Standing alongside thousands of buzzing bees might be more enjoyable than some people believe.
Jennifer Ford and Keith Freeman conducted their first beehive inspection Friday morning, July 18, at Farnsworth Middle School’s Organic Garden. The couple has kept beehives at their home since 2008 and started maintaining one at the garden this summer. Another beekeeper had two hives at the site, but recently left the area.
Ford jumped at the opportunity to continue the sweet tradition at the garden.
“There have been bees here for 17 years, and lots of times people didn’t even know they were here,” Ford said. “I thought it would be neat to kind of get more of a school and community involvement going on.”
Ford said she is trying to involve students and the community in the activity of keeping bees, along with passing along information and advice for those looking to start the hobby. The Guilderland Central School District sent out a mass email message inviting anyone interested to attend the inspection.
“This is a nice location,” she said. “You’ve got pollination here for the garden, and I like that its here where people can easily see what is going on with it.”
Ford’s interest in bees was spurred somewhat indirectly through her mother making beeswax candles.
“I said to my husband one day it would be cool to have a couple hives and get some of our own beeswax,” Ford said. “It kind of grew from two hives to 16 now.”
Ford and her husband plan to inspect the hive at least once bi-weekly. A hive does not really need to be checked on more than a weekly basis, with excessive inspections actually reducing the amount of honey produced. The hive is doing well enough that another medium sized cabinet was added.
A key thing they look for is to see if the queen is alive and healthy because changing out the queen is sometimes the quickest remedy for a problem.
“We basically look for if there are lots of bees, lots of eggs and is there honey,” she said. “Lots of times if there’s a problem, the problem (is) with the queen. … You can buy a new queen and put her in, and that tends to fix a lot of the problems.”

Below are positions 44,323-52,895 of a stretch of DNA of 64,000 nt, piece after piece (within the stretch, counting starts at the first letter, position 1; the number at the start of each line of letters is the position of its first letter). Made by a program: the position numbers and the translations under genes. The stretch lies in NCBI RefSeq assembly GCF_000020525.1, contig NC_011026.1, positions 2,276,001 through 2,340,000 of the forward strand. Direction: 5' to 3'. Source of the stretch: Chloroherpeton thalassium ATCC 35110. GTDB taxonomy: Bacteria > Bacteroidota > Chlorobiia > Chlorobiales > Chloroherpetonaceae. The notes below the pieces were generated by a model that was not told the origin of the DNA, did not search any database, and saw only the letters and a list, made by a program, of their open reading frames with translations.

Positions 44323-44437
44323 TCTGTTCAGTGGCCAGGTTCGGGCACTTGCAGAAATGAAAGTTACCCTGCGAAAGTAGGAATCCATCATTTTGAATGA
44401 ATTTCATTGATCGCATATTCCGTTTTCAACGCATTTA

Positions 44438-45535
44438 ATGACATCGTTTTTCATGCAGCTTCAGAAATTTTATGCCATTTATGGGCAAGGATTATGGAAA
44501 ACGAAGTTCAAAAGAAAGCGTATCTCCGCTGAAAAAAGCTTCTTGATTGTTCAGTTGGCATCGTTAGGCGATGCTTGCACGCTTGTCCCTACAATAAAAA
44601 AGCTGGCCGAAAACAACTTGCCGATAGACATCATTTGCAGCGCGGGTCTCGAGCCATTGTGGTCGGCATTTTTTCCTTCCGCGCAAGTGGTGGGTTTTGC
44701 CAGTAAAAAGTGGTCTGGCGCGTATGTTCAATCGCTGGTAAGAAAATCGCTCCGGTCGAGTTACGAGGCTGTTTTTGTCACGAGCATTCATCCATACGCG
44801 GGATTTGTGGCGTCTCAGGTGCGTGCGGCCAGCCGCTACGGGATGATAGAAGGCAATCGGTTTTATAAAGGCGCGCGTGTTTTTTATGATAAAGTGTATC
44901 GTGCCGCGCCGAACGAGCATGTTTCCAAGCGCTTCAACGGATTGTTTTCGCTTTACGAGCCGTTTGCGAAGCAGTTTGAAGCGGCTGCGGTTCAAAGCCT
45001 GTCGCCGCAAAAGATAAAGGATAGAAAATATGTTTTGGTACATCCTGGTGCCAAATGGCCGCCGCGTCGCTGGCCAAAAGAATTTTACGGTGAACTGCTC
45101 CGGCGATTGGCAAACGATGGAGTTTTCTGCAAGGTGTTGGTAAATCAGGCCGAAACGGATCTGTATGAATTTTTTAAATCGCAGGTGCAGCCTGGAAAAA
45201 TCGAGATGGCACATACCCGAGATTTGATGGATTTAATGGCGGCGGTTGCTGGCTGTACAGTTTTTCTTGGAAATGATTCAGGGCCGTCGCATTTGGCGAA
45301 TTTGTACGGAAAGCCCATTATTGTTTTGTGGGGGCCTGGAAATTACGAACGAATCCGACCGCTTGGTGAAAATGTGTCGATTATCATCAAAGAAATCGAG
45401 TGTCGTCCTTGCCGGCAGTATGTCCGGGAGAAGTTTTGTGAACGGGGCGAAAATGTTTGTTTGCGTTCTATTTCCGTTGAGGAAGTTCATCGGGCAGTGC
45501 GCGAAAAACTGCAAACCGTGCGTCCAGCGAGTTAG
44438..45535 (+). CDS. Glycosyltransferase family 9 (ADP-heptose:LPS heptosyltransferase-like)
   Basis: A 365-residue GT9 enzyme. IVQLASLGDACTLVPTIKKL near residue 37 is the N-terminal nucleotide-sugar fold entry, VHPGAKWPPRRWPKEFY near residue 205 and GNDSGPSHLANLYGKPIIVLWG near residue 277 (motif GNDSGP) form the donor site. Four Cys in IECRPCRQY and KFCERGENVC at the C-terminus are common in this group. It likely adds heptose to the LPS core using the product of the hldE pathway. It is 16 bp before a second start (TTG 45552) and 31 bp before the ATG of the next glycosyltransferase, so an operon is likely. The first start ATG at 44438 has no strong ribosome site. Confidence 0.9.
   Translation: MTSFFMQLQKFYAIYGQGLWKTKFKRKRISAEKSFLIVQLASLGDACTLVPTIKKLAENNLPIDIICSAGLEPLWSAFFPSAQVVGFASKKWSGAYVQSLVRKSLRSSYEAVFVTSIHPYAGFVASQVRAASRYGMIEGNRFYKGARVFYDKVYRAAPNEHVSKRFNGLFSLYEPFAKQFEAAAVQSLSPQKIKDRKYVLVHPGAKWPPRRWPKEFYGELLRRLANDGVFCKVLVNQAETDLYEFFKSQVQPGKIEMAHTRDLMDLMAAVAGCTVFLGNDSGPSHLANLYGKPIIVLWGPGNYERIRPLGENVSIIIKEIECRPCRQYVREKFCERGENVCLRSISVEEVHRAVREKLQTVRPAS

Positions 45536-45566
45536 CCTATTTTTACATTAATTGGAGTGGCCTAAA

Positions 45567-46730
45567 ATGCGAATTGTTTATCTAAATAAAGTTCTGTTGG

Pests can be controlled with natural oils if they become problematic, she said, which allows for the garden to remain organic.
Entrance reducers need to be placed on the hive before winter to keep out mice from the warm, sweet sanctuary. Bees huddle up in a ball, with the queen in the middle, eat the honey and vibrate to produce heat during the winter. Ford said the hive stays around 95 degrees.
“They don’t hibernate,” she said. “You will see them flying on a warm day in the winter.”
A couple of kids turned out and kept their distance from the hive. The fence around the garden provides a nice suggested buffer for people not wanting to get too close.
Caren Patzarian, of New Scotland, donned a beekeeper’s hat and got up close with the insects. After seeing the inspection, which she never saw before, she is looking to keep her own honeybee hive.
“I’ve been interested in keeping bees and concerned about what is happening with them diminishing,” Patzarian said. “This kind of got my interest going, and I love honey. Honey is really good for you.”
Keith Freeman uses a smoker to calm the bees before inspecting the hive. The smoke triggers a feeding response in the bees, which is a response over the possibility of abandoning the hive due to a fire. The smoke also masks any alarm pheromones guard bees, or a bee getting crushed, might release.
Freeman said each hive has its own personality, with the garden’s hive of about 40,000 to 50,000 bees being calm.
“It wasn’t as scary as I think you would expect it to be,” said Patzarian.
Anyone interested in attending future inspections can email Jennifer Ford at [email protected] for information on dates and times.